Friday, 29 May 2009 10:21 AM

Pacific Islands and the Clean Development Mechanism

Press Release - Bringing the Clean Development Mechanism (CDM) closer to the homes of Pacific islanders is one of the key happenings at a gathering in Fiji this week.

Close to forty participants from throughout the Pacific African-Caribbean-Pacific (PACP's) countries are attending a regional capacity building workshop on the Clean Development Mechanism at the IUCN Oceania headquarters in Suva.

The CDM is an important term in the context of the international climate change negotiations. It allows for developed countries to reduce greenhouse gas emissions by carrying out climate-friendly projects in developing countries.

The workshop is part of a larger European Union funded project entitled, "Capacity Building related to Multilateral Environmental Agreements in African Caribbean Pacific Countries." This is one of the special events coordinated by the Secretariat of the Pacific Regional Environment Programme (SPREP) to mark 2009 as the Pacific Year of Climate Change.

Mr Epeli Nasome, the Director of Environment in Fiji opened the workshop in Suva this week.

In his statement, Mr Nasome noted that Carbon trading and the CDM has been at the center of discussion in international meetings and negotiations, and he welcomed the opportunity to discuss the issue in the Pacific.

Mr. Nasome challenged workshop participants to utilise the Clean Development Mechanism to result in the improved livelihoods of the communities of PACPs, especially resource owners.

Fiji was the first country in the world to sign the Kyoto Protocol and intends to play a leading role in implementing measures to reduce carbon dioxide emissions.

The CDM is fairly new in the African Caribbean Pacific countries. Currently there are only two registered Clean Development Mechanism projects in the Pacific region: the Wainikasaou and Vaturu hydropower project in Fiji and the Lihir Geothermal Power project in Papua New Guinea. The workshop will learn from the experiences from these two projects.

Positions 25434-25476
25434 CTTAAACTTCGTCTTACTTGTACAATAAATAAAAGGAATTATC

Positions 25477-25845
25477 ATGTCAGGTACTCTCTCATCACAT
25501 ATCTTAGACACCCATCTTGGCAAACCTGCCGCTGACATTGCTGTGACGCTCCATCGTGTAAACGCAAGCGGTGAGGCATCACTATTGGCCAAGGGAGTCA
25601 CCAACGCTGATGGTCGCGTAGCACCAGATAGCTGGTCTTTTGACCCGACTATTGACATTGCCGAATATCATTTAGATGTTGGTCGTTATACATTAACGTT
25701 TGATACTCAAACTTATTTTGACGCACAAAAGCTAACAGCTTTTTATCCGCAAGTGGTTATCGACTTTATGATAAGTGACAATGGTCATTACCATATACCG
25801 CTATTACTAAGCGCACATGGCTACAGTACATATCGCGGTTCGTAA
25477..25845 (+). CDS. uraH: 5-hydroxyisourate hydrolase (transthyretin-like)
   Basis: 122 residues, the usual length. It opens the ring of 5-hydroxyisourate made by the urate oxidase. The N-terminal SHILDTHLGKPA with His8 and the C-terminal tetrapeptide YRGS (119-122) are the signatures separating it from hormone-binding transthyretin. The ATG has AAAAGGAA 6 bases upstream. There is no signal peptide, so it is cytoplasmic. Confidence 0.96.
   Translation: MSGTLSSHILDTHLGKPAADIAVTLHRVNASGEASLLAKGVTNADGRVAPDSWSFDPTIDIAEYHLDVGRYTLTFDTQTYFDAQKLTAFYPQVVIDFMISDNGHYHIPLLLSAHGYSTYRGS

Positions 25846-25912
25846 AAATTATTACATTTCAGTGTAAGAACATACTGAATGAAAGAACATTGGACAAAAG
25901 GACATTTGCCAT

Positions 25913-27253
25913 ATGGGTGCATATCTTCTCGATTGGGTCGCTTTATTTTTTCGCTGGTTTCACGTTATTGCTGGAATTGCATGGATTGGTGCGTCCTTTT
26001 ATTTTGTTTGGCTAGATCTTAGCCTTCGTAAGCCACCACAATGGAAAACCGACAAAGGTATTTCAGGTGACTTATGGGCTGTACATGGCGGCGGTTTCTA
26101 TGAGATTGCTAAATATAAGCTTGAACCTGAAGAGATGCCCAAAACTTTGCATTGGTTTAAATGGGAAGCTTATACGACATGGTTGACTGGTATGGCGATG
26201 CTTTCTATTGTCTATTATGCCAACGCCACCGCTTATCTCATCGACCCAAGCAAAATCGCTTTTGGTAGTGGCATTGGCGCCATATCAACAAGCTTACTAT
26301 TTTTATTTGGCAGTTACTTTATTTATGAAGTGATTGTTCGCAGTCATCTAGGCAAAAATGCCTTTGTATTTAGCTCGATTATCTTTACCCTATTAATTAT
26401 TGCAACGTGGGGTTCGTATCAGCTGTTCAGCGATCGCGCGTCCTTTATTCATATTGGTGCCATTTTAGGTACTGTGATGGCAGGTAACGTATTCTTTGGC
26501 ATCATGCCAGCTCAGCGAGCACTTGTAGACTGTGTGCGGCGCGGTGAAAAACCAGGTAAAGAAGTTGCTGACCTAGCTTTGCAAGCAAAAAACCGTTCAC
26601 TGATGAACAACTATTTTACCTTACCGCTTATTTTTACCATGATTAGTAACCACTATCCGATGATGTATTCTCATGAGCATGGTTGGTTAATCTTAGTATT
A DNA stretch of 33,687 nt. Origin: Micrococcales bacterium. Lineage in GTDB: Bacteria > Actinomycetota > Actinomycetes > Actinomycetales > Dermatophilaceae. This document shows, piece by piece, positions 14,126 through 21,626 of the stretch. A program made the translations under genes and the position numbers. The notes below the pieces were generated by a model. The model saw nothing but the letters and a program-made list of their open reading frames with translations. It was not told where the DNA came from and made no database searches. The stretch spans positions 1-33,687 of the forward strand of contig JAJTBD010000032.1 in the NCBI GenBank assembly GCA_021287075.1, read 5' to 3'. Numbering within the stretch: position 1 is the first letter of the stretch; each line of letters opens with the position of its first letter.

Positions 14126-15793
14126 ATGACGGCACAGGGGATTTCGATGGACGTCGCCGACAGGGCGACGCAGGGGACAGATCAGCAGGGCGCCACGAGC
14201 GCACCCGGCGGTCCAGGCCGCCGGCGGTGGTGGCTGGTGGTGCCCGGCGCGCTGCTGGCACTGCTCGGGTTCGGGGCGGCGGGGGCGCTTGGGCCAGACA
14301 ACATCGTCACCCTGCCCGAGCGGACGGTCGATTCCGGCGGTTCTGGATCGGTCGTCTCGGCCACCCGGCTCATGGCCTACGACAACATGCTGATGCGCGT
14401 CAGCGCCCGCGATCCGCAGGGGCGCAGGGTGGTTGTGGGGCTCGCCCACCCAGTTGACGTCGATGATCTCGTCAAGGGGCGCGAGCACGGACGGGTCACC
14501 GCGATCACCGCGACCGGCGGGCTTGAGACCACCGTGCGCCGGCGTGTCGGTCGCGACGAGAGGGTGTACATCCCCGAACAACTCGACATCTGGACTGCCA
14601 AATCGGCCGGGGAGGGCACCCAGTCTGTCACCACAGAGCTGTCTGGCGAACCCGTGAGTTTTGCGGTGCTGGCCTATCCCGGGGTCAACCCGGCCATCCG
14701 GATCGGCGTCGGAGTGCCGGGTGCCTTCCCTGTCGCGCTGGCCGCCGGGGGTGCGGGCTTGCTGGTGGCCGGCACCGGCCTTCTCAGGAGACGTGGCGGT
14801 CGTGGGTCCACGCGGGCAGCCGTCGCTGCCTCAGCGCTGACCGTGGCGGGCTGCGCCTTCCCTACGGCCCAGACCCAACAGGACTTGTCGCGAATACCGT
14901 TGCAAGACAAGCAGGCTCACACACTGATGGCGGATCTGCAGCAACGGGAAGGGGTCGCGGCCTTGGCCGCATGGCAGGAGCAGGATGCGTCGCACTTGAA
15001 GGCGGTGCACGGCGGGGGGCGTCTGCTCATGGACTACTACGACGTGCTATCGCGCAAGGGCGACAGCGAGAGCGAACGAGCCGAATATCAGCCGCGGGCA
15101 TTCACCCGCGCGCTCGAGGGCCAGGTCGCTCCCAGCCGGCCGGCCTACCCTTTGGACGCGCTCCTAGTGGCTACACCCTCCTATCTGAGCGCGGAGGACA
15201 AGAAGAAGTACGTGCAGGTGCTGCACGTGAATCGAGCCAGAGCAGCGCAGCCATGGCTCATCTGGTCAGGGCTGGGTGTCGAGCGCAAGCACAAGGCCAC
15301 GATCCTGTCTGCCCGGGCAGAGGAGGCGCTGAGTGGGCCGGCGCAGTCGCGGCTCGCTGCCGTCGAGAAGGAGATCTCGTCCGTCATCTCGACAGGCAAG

"The scarcity of projects clearly reflects the lack of capacity and awareness about the Clean Development Mechanism in the PACPs. The Kyoto Protocol imposes specific emission reduction targets on Annex 1 parties (developed countries to the treaty), which are binding under international law," explained SPREP's Solomone Fifita, who is coordinating and assisting with the conduct of the workshop.

"These reductions must be achieved during the Protocol's first commitment period. The CDM is therefore one of the win-win mechanisms in the Kyoto Protocol designed to assist Annex 1 Parties to reduce their greenhouse gas emissions as cost-effectively as possible while at the same time provide the much needed capital, jobs, trade opportunities and infrastructures to non-Annex 1 countries like the PACPs."

Fifita believes the CDM enables developing countries to take advantage of low-cost opportunities to reduce greenhouse gas emissions in other countries rather than relying solely on domestic emission reduction measures, which may be more expensive.

The United Nations Environment Programme RISOE Centre on Energy, Climate and Sustainable Development in Denmark is responsible for implementing the CDM capacity-building component with SPREP as the Pacific hub for the project.

The workshop will explore the current status and potential of the CDM activities in Pacific countries, and prepare a work plan based on the common and country-specific capacity building needs of the PACPs. The UNEP RISO Centre and SPREP will then implement this workplan over the next three years.

The workshop is attended by representatives from the power utilities, senior energy and environment officials from the PACPs, Council of Regional Organisations of the Pacific agencies, the private sector and NGOs. The workshop will conclude on May 29th.